Directives

Eu directives lay down certain end results to be achieved in every member state. No horizontal direct effect.

EU Legislation - a quiz Blockbusters Quiz

 

Directives cover many topics including company law, banking and insurance. Directives are a secondary source of legislation. The EU use directives in order to achieve harmonisation of laws within Member States requiring them to achieve a particular result but giving each state a certain amount of discretion as to how the precise rules are to be adopted.

 

As with regulations it is Article 288 (TFEU) that gives the power to the Union to issue directives. Article 288 states that directives are:

'....... binding, as to the result to be achieved, upon the Member States to whom they are addressed. However, those Member States are left the choice of form and methods to achieve their objectives. Directives may be addressed to individual, several or all Member States. In order to ensure that the objectives laid down in directives become applicable to individual citizens, an act of transposition (or ‘national implementing measure’) by national legislators is required, whereby national law is adapted to the objectives laid down in directives. Individual citizens are given rights and bound by the legal act only when the directive is transposed into national law.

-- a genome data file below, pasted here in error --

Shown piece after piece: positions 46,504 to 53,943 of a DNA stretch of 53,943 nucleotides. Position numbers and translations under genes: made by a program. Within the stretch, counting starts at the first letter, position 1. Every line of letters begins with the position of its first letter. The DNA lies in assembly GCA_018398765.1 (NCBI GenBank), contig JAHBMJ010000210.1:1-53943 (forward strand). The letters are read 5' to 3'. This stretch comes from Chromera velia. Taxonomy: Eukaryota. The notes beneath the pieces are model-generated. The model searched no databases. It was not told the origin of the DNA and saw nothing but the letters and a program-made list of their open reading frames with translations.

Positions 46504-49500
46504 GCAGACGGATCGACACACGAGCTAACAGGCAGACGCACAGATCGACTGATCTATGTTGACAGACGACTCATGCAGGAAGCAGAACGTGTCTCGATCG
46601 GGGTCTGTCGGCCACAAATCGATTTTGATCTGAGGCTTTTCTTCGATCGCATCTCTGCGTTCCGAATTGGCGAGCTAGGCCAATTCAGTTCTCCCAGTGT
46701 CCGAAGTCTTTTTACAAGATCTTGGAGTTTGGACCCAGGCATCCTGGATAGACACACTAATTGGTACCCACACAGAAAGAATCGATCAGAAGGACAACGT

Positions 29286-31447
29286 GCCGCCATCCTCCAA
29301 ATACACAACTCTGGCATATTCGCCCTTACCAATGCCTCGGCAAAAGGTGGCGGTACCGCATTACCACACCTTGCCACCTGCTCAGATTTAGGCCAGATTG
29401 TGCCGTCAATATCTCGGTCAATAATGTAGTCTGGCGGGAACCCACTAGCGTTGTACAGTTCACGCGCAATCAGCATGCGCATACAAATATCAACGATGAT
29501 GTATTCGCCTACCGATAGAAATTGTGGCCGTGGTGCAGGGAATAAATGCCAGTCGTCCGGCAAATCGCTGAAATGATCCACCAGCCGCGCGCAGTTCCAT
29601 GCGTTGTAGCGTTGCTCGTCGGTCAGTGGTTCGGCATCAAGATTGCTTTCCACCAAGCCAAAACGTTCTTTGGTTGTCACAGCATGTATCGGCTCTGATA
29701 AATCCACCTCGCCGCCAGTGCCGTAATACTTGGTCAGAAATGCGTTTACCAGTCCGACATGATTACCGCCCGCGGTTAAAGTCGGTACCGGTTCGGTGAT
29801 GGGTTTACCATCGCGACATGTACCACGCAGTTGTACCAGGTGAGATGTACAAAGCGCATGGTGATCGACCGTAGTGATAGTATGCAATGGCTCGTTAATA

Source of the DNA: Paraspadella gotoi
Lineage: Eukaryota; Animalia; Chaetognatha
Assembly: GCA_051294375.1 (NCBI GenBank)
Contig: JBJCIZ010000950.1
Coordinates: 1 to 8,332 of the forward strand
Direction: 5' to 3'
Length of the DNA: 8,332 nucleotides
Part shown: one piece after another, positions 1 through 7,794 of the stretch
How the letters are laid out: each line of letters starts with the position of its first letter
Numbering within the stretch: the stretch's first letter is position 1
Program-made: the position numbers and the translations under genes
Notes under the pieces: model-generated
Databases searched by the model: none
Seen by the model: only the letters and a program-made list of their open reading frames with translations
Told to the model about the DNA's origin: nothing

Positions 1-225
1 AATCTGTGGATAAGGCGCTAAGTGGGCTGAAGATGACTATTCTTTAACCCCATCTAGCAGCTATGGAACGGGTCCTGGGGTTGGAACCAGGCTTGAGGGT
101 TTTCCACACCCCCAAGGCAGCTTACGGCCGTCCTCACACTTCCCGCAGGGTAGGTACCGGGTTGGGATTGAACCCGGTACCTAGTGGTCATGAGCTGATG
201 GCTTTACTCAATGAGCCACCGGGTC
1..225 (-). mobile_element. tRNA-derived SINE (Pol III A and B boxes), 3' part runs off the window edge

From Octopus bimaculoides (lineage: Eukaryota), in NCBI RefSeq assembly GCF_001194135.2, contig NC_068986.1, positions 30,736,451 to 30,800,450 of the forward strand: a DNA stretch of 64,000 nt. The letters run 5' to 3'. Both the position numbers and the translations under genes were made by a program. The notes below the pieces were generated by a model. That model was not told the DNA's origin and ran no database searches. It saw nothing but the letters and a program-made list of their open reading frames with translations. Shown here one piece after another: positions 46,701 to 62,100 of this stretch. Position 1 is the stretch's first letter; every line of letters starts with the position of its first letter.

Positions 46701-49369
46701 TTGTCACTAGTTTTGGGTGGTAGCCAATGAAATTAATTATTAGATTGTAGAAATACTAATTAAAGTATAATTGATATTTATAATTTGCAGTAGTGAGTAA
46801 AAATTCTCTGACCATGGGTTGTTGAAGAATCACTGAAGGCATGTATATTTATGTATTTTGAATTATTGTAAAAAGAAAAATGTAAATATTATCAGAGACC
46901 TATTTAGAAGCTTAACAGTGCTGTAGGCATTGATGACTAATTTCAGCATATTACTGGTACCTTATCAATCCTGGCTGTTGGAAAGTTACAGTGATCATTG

Since the Member States are only bound by the objectives laid down in directives, they have some discretion, in transposing them into national law, in taking account of specific national circumstances. Transposition must be effected within the period laid down in a directive. In transposing directives, the Member States must select the national forms which are best suited to ensure the effectiveness of Union law, based on the principle of sincere cooperation enshrined in Article 4(3) TEU. Directives must be transposed in the form of binding national legislation which fulfils the requirements of legal certainty and legal clarity and establishes a position whereby individuals can rely on the rights derived from the directive. Regulations which have been adopted as a result of directives may not subsequently be amended contrary to the objectives of those directives (‘blocking’ effect of directives).'

The difference between directives and regulations is that directives 'bind any Member State to which they are addressed as to the result to be acheived, while leaving to domestic agencies a competence as to form and mean' meaning that Member States will pass their own laws to bring directives into effect. Regulations on the other hand take effect and are binding in every Member State from when they are passed. In the United Kingdom they are usually implemented by Statutory Instruments such as  The Unfair Terms in Consumer Contracts Regulations 1994. They can be implemented by other law making methods e.g The Consumer Protection Act 1987. Directives can also be implemented by an order in Council made by the Privy Council.

Another type of a directive is the The Working Time Directive.

Directives have vertical direct effect if they give individual rights and are clear (Marshall Case).

Directives have no horizontal effect Duke v GEC Reliance Ltd [1987]  but individuals can claim against the state for loss caused by failure to implement a directive Frankovich v Italian Republic 1991. 


EUROPA - Regulations, Directives and other acts

 

 

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